What bilingual or multilingual family is not at least curious about how to raise biliterate and multiliterate children? Yet it can seem like a daunting task. Helping our children speak another language may already be a challenge, how can we even begin to think about teaching our children to read and write in additional languages?
Here are some common questions from parents and caregivers:
- How do I go about helping my child learn to read and write in our home language?
- Should I teach my child to read in our home language before she starts school?
- Is it better for a child to learn how to read and write in one language before introducing this in additional languages?
- What about a child learning to read and write in languages with different written letters and scripts?
Lucky for bilingual and multilingual families around the world, Dr. Xiao-lei Wang has written a book just for us titled Learning to Read and Write in the Multilingual Family which is even available for the Amazon Kindle Reader! Multilingual Living is excited to have the opportunity to publish excerpts from this informative book for the world to enjoy.It will give families around the world numerous insights into how they can help their children become biliterate and multiliterate.
You may want to start by reading excerpts from the first few chapters:
Learning to Read and Write in the Multilingual Family: Introduction.
Learning to Read and Write in the Multilingual Family: Chapter 2.
Learning to Read and Write in the Multilingual Family: Chapter 3.
Below is an excerpt from Chapter 4: Infancy and Childhood (Birth – 5 Years):
Multiliteracy Development Focus
It was once thought that literacy activities should not begin until children were formally schooled. It is now widely endorsed by educators and researchers that the literacy process begins at birth and continues throughout children’s lives. In the case of a child who is exposed to more than one language, the early start of the multilingual literacy development process may be beneficial.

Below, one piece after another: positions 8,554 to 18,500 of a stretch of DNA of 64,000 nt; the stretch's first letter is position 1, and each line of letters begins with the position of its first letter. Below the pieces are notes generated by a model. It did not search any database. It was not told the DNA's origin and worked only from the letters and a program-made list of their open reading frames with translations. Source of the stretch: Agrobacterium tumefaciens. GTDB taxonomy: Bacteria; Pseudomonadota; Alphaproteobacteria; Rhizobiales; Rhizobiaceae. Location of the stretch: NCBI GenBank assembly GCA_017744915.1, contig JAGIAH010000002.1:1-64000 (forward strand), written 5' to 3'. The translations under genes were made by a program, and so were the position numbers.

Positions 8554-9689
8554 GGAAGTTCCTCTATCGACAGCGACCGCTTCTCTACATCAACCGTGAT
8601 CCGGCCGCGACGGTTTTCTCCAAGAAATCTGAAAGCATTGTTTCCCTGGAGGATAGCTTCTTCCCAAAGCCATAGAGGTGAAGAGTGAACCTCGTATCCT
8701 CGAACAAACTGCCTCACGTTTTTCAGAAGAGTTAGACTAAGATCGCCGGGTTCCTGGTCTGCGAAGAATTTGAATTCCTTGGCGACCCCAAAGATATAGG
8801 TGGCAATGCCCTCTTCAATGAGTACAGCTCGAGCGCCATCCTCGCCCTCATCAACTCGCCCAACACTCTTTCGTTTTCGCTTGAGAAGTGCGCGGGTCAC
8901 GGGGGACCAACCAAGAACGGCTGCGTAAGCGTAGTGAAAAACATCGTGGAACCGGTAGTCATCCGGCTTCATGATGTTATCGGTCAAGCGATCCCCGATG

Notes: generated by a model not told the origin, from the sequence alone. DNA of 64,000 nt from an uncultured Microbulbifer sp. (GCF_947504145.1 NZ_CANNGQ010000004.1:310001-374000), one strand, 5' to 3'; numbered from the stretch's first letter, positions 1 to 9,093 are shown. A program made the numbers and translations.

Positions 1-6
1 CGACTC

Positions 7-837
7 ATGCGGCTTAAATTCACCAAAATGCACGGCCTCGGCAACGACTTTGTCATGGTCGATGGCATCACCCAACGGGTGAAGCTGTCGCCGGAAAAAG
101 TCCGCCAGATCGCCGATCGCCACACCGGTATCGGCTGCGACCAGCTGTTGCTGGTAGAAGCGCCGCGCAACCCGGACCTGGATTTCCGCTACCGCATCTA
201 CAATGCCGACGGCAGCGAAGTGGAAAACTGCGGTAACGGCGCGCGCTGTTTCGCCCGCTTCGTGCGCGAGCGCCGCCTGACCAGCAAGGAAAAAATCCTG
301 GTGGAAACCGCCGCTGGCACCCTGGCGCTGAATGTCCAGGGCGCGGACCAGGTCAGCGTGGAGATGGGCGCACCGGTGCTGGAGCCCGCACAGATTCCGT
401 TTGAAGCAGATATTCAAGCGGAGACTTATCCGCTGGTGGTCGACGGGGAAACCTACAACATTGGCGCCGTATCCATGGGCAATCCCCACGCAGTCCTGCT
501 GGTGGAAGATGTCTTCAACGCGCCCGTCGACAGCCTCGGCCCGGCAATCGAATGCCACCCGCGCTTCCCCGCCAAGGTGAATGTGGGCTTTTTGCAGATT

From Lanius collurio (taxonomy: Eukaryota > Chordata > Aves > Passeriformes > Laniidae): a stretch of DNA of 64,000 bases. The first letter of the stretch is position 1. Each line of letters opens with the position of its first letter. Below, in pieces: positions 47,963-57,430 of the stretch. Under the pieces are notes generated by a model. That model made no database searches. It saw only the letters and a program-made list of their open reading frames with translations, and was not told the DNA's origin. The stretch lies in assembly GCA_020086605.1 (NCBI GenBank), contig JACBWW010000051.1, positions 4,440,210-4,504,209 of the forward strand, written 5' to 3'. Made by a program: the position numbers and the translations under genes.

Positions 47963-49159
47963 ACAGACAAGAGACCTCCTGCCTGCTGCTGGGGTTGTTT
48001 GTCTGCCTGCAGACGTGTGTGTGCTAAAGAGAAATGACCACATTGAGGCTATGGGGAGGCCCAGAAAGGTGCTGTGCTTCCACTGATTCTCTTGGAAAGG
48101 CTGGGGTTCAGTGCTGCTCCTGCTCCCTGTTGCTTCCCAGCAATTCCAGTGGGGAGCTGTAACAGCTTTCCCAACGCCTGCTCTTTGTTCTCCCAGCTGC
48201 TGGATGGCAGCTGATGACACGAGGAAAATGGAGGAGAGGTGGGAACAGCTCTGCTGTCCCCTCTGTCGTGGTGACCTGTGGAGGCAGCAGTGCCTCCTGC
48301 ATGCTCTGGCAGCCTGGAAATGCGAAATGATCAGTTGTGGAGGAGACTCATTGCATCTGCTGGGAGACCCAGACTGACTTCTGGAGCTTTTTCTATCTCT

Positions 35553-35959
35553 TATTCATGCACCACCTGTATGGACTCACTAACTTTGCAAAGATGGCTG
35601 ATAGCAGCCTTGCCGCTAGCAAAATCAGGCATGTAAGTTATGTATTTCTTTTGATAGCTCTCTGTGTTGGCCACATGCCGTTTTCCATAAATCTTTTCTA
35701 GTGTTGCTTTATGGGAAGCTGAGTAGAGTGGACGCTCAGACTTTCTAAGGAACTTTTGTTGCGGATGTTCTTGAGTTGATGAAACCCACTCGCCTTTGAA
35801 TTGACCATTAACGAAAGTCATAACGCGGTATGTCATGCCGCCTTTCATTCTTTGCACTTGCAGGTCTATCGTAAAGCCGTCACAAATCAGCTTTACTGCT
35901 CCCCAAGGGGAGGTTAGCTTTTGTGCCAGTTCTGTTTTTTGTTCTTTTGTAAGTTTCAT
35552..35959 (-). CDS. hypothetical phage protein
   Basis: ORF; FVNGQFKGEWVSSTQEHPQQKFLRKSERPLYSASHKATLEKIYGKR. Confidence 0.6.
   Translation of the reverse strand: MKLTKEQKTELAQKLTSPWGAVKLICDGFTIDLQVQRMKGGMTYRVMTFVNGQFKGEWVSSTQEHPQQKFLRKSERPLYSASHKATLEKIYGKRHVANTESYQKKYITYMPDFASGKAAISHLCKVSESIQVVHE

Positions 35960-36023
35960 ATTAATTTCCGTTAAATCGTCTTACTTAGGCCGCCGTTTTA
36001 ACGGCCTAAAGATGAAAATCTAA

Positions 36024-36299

Based on infants and young children’s learning characteristics that I have just discussed, the home literacy focus during this period needs to be on helping children build emergent literacy skills and beginning multimedia literacy skills. Although most children at this stage will not have developed conventional reading and writing competencies in any language, they can begin to construct meaning from the multilingual prints that they encounter in their surroundings and begin to accumulate knowledge about them. For example, even though 3-year-old Ommar does not know how to read Arabic and English, he has developed his knowledge to distinguish the two different scripts; thus, when his father asked him to fetch the Arabic newspaper, Ommar successfully accomplished the task without confusing the English newspaper with the Arabic one. Similarly, most children at this stage will not have developed the ability to use multimedia literacy independently, such as surfing the internet or using e-mails. They can, however, develop the concept of multimedia literacy by observing their parents and older siblings. For example, 4-year-old Ayati often observed her mother downloading pictures from the internet. One day, she requested her mother to print a picture from the computer (the internet) of a dish served in the Indian Diwali celebration, for her ‘Show and Tell’ in her English nursery school.